The first part of US President Donald Trump’s long-awaited plan to end the Israeli-Palestinian conflict is to be discussed at a conference in Bahrain.
Government, civil society and business leaders have been invited to a two-day “workshop” on proposals for generating rapid Palestinian economic growth.
The proposals, unveiled by the White House on Saturday, call for $50bn (£39bn) to be invested over 10 years.
Palestinian leaders have rejected the plan and will not be in Bahrain.
Mahmoud Abbas, the president of the Palestinian Authority, insisted on Sunday that, before anything else, there had to be a political agreement.
Mr Trump is not expected to release the political part of his peace plan until possibly November, once Israel holds a general election.
Who is going to Manama?
The workshop will take place at the Four Seasons hotel in the Bahraini capital.
The US delegation will be led by Treasury Secretary Steven Mnuchin, Mr Trump’s son-in-law and senior adviser Jared Kushner, and Special Representative for International Negotiations Jason Greenblatt.
The finance ministers of several US-allied Gulf Arab states are also expected to attend, along with International Monetary Fund chief Christine Lagarde.
Jordan and Egypt will send less senior officials, while Lebanon and Iraq have said they will not participate in solidarity with the Palestinians.
The US has not invited any Israeli officials because of the Palestinians’ absence.
What does the US economic plan propose?
The White House says the plan – “Peace to Prosperity” – is a “vision to empower the Palestinian people to build a prosperous and vibrant Palestinian society”.
It envisages donor counties and investors contributing $50bn for a newly created fund administered by a development bank. About $27.5bn would go to projects in the occupied West Bank and Gaza Strip – areas the Palestinians want for an independent state – while the rest would go to Egypt, Jordan and Lebanon.
The projects would seek to “unleash the economic potential of the Palestinians” by:
- Opening up the West Bank and Gaza to regional and global markets. One proposal is for a $5bn transportation corridor for Palestinians directly connecting the territories that would include a major road and possibly a rail line
- Upgrading and constructing essential electricity, water and telecommunications infrastructure to increase capacity and improve efficiency, such as by supporting the conversion of the Gaza Power Plant from diesel fuel to natural gas
- Promoting private-sector growth in entrepreneurship, small businesses, tourism, agriculture, housing, manufacturing, and natural resources
- Strengthening regional development and integration by boosting the economies of Egypt, Israel, Jordan and Lebanon and reducing trade barriers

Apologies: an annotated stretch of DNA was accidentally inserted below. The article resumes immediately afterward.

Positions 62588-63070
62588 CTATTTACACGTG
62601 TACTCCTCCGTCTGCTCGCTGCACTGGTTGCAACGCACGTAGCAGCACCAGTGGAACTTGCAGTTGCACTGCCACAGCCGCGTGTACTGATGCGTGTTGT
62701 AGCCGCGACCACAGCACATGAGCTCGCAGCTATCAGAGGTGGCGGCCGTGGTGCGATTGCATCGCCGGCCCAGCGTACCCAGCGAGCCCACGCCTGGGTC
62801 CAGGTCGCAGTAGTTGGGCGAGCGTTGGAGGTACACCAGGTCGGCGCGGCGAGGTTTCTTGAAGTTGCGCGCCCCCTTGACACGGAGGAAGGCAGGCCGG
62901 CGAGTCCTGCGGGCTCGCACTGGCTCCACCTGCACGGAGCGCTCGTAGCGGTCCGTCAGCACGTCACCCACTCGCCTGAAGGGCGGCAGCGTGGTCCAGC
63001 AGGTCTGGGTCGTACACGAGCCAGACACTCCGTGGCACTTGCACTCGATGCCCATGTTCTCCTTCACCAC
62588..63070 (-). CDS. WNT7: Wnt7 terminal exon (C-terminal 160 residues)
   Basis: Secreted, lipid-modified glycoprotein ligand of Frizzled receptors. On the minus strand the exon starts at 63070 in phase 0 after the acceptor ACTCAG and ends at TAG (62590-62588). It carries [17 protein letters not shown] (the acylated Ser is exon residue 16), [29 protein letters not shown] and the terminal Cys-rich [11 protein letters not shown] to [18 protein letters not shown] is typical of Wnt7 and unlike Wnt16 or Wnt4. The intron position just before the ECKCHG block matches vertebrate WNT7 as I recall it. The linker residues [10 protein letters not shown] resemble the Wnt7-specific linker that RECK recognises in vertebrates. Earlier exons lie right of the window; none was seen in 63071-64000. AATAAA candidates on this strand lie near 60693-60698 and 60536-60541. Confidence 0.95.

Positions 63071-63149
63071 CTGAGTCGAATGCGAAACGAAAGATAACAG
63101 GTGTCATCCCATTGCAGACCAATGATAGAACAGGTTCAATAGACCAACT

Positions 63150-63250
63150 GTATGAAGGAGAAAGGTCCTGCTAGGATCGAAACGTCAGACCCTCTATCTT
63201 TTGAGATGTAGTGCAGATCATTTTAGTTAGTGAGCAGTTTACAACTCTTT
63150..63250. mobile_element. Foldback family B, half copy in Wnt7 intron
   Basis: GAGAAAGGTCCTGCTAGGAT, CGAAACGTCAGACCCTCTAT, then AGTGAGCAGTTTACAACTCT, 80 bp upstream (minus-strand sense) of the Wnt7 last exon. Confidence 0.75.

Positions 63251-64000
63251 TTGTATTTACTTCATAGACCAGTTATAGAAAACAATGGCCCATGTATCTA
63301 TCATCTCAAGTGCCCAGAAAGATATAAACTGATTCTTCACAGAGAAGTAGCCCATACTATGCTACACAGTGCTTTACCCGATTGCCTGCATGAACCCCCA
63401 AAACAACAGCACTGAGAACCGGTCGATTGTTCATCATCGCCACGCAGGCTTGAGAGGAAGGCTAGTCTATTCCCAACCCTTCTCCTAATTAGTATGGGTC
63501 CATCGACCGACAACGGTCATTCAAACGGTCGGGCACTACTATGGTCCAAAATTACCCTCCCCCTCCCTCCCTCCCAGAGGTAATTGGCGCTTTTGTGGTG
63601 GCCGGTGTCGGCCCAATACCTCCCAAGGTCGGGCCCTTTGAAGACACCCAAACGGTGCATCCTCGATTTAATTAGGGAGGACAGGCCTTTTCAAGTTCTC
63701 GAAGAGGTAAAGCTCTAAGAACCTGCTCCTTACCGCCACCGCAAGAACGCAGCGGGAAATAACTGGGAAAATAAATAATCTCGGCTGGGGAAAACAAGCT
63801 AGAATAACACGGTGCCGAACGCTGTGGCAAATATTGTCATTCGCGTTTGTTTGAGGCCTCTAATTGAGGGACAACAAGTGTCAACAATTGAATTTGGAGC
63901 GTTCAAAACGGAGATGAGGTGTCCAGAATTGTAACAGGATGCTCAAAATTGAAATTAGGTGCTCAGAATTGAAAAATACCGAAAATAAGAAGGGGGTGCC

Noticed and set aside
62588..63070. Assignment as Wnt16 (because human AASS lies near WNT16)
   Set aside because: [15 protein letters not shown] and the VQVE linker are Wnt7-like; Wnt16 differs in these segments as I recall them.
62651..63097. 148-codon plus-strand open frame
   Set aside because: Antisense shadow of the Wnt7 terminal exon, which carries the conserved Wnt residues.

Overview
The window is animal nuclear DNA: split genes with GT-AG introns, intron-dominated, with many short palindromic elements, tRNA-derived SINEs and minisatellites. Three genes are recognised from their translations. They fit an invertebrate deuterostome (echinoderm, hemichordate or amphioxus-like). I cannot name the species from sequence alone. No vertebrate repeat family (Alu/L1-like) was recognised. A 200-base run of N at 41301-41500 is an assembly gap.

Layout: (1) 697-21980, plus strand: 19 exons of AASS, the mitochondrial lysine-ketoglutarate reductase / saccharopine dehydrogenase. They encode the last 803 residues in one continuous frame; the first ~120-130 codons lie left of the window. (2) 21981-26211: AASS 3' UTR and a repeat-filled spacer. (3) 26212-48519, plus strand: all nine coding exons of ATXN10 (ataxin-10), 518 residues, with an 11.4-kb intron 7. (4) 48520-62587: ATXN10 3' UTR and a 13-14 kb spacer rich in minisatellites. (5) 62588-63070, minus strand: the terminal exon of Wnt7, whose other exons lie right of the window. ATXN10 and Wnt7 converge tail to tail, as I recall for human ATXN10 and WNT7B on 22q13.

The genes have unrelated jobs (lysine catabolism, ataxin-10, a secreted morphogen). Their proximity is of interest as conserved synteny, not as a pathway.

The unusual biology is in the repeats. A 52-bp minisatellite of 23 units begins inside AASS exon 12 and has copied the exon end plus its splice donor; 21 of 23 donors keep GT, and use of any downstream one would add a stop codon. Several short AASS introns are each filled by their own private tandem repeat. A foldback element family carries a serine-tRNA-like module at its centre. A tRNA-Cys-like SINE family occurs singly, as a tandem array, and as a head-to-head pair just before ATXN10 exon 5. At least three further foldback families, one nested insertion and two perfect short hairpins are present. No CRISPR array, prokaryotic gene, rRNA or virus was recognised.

67%of youths in Gaza are unemployed
24%of Palestinians live below the $5.50 a day PPP poverty line
70-80%of Gaza’s GDP comes from aid or the Palestinian Authority
Source: World Bank
The aims of the plan are to more than double Palestinian gross domestic product (GDP) within 10 years; create 1 million jobs; bring down the unemployment rate to nearly single digits, and reduce the poverty rate by 50%.
What do the Palestinians say?
The Palestinian Authority, which governs parts of the West Bank, cut off diplomatic contacts with the US in late 2017 after Mr Trump decided to recognise Jerusalem as Israel’s capital and move the US embassy to the city from Tel Aviv.
Since then, the US has ended both bilateral aid for Palestinians and contributions for the UN Relief and Works Agency for Palestine Refugees (Unrwa).
The Palestinian Authority has also reacted angrily to recent suggestions that the US peace plan would not be based on the so-called “two-state solution” – the international community’s shorthand for a final settlement that would see the creation of an independent state of Palestine within pre-1967 ceasefire lines in the West Bank, Gaza Strip and East Jerusalem, living peacefully alongside Israel.
President Abbas asserted that the Manama workshop would not be successful.
“We will not be slaves or servants for Greenblatt, Kushner and [US ambassador to Israel David] Friedman,” he told foreign journalists in Ramallah.
“We need the economic [support], the money and the assistance,” he added. “But before everything, there is a political solution.”
A spokesman for Hamas, the Islamist militant group that controls Gaza, insisted the Palestinians “will not sell out their rights for all treasures on earth”.
What do the Israelis think?
Israel has not officially taken a position towards the US plan.
“We’ll hear the American proposition; hear it fairly, and with openness. And I cannot understand how the Palestinians, before they even heard the plan, reject it outright,” Prime Minister Benjamin Netanyahu said on Sunday while touring the Jordan Valley with US National Security Adviser John Bolton.